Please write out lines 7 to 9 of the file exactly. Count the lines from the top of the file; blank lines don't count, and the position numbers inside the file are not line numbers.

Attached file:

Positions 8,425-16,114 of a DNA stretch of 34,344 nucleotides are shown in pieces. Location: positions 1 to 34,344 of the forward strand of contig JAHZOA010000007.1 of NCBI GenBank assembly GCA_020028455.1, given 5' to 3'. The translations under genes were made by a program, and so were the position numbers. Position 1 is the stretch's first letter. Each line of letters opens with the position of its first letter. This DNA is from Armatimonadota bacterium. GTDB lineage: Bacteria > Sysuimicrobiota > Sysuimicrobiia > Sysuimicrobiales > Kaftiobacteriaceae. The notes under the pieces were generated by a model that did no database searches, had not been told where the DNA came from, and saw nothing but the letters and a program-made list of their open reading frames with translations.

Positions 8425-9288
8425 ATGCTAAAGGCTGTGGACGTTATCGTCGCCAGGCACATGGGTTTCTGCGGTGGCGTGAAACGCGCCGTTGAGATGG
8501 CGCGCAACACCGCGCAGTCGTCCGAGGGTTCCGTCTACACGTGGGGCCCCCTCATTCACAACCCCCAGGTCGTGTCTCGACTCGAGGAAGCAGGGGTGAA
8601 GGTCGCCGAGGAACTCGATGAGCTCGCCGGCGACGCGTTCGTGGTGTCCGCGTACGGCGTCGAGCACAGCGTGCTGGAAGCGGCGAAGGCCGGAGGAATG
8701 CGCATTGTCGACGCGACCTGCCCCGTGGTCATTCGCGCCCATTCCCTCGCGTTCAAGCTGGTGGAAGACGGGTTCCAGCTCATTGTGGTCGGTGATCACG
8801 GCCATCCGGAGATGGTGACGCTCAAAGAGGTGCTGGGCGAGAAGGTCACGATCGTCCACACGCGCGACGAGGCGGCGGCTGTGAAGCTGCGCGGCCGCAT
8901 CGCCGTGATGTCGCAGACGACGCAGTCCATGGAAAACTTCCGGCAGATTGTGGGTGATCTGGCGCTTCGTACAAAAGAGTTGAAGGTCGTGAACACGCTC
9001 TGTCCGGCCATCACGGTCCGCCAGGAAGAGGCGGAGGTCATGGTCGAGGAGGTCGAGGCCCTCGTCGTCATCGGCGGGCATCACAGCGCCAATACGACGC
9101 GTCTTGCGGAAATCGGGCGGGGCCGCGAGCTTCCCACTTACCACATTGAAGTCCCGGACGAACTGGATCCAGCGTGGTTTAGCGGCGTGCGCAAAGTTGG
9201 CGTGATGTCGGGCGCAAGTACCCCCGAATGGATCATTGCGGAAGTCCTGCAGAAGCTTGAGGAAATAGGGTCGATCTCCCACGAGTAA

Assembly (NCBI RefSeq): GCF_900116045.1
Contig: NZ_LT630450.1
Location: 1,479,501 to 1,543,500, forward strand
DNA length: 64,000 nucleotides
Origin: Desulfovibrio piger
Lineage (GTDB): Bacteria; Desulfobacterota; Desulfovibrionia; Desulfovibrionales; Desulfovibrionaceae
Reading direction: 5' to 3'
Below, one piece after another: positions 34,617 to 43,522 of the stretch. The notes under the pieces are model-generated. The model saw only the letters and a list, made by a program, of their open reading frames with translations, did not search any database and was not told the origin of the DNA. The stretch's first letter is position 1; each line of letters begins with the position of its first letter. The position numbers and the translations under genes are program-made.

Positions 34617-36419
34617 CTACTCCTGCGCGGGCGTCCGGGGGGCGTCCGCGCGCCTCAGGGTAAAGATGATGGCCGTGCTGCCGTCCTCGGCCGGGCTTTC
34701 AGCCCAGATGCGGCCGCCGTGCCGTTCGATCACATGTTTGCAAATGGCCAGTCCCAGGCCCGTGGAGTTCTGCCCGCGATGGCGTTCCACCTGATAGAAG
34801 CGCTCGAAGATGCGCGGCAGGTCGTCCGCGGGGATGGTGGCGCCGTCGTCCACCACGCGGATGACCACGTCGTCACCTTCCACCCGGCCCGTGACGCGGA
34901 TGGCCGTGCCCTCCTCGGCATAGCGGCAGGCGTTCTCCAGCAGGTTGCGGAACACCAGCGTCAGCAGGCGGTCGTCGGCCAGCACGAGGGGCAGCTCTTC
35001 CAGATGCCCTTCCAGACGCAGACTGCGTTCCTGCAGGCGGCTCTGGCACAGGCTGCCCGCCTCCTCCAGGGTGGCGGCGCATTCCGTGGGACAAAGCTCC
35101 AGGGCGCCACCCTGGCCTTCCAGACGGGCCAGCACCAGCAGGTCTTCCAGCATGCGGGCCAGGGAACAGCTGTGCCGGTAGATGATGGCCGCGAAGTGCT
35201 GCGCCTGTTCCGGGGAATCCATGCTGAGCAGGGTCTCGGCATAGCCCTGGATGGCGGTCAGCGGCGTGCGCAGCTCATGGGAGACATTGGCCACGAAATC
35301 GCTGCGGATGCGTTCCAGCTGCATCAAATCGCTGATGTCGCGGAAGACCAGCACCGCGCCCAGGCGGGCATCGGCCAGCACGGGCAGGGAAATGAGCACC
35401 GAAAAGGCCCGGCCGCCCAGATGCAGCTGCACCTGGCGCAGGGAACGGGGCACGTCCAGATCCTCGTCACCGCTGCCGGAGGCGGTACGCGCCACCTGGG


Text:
8801 GCCATCCGGAGATGGTGACGCTCAAAGAGGTGCTGGGCGAGAAGGTCACGATCGTCCACACGCGCGACGAGGCGGCGGCTGTGAAGCTGCGCGGCCGCAT
8901 CGCCGTGATGTCGCAGACGACGCAGTCCATGGAAAACTTCCGGCAGATTGTGGGTGATCTGGCGCTTCGTACAAAAGAGTTGAAGGTCGTGAACACGCTC
9001 TGTCCGGCCATCACGGTCCGCCAGGAAGAGGCGGAGGTCATGGTCGAGGAGGTCGAGGCCCTCGTCGTCATCGGCGGGCATCACAGCGCCAATACGACGC